According to Charles Foster, yes... a little bit. But that’s all. It’s apparently very hard to un-learn generations of ingrained civilisation, even if a little practise out in the wild does improve one’s sense of smell. Nevertheless, like a man possessed he charges full throttle into the multisensory experience of living as each and every one of the aforementioned feral creatures, with barely a second thought given to the practicalities or sanity of such endeavours. He digs himself a sett, as a badger would, in the Black Mountains. He submerges himself in rivers and scrambles through gorse in a show of solidarity with otters and red deer. He even crawls with the foxes through the gardens of East London, and races across Europe in pursuit of swifts.
It is all, of course, utter madness. But it’s a glorious kind of madness, a madness born from our ancient relationship with nature. Somehow, Foster’s magnificent way with words and complete obsession with his quest means that stripping nude and scrambling through the forest in search of deer, or taking his children (cubs) out for a day of otter-inspired stool sniffing, makes perfect sense. You are left feeling as though nothing in the world could be more logical. Can man really become beast? No. But giving it as thorough a go as Foster attempts to proves to be a remarkable experience.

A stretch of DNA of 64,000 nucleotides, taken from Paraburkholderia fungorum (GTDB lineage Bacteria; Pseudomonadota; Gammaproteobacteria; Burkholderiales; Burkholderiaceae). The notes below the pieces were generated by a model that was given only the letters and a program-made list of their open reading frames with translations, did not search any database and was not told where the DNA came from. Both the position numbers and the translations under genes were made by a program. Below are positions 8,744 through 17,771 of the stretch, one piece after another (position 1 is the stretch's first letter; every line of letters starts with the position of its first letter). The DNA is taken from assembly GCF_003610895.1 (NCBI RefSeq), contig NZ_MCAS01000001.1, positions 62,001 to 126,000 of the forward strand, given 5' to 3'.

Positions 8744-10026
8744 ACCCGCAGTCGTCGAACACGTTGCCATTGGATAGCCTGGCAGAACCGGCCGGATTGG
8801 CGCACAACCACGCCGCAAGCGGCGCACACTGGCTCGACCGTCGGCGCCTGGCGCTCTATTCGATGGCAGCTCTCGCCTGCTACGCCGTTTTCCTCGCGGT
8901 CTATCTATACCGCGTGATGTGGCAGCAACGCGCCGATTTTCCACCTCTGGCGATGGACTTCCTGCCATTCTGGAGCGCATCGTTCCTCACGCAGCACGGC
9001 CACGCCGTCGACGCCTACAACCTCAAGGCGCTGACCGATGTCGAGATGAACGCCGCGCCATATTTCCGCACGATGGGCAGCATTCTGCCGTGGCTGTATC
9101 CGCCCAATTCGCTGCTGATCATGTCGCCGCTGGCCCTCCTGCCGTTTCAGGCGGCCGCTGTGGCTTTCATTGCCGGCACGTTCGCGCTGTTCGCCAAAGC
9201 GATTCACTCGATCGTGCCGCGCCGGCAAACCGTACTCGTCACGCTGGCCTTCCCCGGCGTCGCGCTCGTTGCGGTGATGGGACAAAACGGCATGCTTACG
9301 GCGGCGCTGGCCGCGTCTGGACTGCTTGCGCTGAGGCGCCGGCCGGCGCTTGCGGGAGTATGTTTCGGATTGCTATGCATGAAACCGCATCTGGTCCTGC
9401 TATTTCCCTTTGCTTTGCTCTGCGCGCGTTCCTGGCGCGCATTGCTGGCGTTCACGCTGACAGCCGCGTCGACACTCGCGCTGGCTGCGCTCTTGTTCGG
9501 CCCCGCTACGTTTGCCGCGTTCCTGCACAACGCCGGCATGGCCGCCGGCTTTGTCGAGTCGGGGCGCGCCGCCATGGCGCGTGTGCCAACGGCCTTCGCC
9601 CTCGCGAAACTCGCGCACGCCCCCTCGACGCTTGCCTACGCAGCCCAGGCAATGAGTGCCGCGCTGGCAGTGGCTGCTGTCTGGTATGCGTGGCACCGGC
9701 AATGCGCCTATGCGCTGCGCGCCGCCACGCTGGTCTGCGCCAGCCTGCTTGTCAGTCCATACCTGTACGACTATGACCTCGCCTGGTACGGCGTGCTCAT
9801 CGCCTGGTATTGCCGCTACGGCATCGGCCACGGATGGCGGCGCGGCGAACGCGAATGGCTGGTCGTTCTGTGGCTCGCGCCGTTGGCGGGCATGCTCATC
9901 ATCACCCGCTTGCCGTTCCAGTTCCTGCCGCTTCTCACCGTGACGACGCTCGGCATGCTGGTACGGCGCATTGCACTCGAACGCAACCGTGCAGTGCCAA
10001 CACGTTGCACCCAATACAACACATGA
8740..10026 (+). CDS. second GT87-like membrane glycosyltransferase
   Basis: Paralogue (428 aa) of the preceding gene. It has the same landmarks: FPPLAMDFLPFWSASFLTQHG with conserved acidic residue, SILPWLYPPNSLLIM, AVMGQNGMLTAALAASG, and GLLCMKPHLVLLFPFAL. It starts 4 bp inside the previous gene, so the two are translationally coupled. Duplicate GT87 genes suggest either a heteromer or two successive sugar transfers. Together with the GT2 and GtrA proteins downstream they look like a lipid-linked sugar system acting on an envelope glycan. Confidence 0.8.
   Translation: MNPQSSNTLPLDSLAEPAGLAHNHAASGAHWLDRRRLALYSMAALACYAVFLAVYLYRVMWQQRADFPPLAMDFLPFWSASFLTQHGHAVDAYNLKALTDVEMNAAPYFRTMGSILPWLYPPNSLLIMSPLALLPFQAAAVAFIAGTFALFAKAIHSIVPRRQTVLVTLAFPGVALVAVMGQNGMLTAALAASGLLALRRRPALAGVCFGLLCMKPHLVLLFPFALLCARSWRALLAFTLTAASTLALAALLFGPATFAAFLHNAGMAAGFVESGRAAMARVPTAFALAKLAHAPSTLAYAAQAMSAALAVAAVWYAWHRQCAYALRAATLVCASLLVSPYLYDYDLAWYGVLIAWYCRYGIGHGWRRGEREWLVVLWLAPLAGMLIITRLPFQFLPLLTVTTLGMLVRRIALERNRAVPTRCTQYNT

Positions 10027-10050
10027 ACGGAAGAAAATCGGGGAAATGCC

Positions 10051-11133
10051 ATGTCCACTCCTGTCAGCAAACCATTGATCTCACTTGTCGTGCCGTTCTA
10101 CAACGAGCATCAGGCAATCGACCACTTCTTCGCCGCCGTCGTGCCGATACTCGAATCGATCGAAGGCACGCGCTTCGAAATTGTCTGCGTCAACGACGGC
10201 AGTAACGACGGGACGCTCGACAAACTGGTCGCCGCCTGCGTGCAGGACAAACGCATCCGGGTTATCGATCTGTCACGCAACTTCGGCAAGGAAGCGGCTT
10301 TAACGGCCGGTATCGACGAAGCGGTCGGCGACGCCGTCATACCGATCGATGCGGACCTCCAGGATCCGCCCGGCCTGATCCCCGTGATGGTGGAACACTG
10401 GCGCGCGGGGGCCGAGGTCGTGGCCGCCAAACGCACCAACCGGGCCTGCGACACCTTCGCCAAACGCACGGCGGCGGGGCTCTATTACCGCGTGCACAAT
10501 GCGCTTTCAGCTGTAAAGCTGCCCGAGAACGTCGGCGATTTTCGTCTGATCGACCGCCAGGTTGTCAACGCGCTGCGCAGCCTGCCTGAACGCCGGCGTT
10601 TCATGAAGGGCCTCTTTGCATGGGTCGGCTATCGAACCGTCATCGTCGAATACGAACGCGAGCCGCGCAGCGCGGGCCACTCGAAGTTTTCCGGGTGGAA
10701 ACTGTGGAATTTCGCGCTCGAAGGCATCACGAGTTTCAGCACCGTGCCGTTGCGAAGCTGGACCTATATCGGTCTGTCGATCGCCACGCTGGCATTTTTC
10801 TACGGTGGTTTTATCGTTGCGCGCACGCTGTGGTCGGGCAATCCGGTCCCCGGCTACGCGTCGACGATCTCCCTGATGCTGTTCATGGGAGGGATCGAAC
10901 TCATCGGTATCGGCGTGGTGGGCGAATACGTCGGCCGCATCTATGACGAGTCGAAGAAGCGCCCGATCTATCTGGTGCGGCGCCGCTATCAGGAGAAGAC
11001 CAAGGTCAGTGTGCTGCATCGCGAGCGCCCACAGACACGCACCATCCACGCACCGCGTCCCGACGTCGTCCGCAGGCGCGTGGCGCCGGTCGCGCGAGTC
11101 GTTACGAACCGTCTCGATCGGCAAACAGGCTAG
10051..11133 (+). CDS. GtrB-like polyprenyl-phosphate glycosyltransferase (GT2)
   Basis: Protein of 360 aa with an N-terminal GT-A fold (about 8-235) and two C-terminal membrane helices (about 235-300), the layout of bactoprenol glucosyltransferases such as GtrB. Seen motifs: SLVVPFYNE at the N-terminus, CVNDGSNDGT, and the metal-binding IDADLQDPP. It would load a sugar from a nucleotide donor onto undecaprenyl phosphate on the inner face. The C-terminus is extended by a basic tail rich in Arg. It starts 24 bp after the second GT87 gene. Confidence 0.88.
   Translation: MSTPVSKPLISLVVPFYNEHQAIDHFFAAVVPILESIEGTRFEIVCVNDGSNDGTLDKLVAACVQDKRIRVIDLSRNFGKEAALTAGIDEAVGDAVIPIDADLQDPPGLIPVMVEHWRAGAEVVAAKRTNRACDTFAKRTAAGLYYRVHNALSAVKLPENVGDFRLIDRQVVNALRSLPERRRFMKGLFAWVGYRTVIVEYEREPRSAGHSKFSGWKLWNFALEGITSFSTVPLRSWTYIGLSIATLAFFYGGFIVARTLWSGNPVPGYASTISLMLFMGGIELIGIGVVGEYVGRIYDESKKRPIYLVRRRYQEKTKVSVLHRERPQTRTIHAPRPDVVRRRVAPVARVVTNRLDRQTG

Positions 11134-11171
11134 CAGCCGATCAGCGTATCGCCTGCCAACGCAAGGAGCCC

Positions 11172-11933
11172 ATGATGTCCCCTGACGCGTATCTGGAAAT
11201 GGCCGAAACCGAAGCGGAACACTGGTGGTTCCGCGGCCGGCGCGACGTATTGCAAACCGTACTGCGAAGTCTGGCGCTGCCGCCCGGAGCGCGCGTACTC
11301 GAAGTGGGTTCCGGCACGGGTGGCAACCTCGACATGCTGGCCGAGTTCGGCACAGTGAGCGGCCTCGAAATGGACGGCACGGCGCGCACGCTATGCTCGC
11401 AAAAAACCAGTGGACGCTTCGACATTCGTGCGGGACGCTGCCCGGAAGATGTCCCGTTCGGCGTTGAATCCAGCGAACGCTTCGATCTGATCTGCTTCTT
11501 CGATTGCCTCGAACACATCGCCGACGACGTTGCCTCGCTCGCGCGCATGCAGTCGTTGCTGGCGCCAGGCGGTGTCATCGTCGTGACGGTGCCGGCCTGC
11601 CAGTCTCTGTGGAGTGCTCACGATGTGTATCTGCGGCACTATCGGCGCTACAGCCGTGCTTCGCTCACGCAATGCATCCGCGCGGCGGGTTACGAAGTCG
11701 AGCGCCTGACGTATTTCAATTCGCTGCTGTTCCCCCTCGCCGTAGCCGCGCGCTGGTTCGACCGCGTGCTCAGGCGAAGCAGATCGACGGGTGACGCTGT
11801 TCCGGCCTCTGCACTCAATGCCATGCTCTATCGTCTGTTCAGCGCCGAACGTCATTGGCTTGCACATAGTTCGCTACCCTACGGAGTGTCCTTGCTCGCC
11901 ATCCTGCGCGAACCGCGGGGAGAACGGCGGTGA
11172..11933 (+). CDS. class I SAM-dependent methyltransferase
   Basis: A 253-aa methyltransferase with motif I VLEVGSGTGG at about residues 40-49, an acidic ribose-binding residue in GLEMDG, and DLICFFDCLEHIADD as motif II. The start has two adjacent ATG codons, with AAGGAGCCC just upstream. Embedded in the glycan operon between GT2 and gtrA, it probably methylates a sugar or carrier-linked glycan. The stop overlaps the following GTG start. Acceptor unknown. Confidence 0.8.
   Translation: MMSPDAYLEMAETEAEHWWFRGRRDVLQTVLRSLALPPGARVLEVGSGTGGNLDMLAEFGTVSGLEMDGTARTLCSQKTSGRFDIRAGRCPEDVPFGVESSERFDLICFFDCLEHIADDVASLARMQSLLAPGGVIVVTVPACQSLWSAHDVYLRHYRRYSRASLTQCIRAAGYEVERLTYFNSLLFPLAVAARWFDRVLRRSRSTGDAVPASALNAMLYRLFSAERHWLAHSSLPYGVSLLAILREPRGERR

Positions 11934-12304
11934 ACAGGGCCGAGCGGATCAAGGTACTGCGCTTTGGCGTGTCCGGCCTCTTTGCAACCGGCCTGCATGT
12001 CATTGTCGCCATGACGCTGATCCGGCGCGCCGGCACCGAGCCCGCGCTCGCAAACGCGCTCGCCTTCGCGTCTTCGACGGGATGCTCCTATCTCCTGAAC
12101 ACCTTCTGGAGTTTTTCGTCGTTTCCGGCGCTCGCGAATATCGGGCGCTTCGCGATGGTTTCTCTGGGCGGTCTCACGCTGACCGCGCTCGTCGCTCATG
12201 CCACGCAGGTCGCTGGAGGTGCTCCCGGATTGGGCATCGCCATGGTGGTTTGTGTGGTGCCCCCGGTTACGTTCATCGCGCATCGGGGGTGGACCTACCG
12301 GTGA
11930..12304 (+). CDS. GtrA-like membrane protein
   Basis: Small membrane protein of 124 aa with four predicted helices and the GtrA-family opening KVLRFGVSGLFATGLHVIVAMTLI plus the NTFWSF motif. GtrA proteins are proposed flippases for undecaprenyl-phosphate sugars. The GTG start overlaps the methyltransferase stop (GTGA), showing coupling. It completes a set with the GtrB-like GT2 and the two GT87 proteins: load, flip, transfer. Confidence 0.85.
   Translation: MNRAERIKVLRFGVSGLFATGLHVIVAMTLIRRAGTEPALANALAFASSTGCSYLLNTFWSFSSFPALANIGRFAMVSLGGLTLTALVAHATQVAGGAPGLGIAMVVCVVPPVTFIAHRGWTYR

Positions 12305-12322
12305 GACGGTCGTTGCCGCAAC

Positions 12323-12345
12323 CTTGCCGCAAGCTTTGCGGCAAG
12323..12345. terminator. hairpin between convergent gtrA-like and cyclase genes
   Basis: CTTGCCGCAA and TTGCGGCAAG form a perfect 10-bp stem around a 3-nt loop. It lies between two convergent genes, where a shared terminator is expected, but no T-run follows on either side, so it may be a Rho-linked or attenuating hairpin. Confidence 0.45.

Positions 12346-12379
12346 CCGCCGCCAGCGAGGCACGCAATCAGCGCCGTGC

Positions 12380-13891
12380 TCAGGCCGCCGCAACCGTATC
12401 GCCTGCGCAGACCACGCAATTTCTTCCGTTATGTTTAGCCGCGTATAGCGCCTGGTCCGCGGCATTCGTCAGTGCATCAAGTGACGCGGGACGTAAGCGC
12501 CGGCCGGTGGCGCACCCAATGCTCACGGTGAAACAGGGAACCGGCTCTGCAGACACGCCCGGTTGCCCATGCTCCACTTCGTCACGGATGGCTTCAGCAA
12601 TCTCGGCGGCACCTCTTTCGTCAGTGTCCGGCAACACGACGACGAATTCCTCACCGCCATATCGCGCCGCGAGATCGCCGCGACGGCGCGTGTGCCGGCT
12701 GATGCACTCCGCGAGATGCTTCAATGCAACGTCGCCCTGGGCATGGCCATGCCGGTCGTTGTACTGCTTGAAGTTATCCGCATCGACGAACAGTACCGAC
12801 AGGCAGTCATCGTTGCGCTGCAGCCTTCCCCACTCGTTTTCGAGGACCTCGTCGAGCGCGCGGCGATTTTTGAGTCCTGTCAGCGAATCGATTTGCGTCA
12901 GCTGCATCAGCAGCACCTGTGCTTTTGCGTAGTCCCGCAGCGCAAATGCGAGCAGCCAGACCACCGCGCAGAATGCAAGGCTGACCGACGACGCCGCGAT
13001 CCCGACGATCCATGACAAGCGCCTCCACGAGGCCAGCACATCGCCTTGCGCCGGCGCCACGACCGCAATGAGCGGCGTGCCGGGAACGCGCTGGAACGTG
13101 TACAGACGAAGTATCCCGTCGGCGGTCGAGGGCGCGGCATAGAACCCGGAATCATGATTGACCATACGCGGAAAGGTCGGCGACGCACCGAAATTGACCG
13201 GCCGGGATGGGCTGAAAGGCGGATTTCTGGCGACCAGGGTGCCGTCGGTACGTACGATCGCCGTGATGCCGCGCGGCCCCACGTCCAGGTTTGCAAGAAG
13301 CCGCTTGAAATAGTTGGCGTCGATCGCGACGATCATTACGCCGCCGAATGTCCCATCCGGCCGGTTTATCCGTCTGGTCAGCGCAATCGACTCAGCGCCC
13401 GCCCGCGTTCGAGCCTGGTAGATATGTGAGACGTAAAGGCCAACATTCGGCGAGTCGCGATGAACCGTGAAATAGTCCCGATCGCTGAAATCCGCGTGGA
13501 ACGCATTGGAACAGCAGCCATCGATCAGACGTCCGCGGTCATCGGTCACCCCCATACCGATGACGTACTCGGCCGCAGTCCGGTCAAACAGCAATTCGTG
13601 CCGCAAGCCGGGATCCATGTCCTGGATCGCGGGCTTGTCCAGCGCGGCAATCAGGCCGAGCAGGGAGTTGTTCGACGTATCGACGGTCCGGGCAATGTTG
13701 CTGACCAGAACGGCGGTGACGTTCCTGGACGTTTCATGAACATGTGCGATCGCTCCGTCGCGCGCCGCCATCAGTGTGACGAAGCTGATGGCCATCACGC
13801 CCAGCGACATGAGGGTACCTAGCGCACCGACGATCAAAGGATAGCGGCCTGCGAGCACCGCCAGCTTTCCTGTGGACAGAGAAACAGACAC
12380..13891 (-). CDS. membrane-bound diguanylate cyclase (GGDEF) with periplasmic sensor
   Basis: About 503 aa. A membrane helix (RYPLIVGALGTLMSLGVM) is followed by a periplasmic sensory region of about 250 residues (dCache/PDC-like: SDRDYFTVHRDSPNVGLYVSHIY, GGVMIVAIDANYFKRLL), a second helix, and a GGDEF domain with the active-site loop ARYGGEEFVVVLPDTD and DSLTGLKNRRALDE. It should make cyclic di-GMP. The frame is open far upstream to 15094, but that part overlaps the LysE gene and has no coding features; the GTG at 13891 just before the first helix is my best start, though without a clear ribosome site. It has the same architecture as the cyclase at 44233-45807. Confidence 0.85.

BEING A BEAST by Charles Foster; Profile Books; £14.99/£12.99; hardback/e-book
This review was published in the February 2016 edition of Geographical magazine.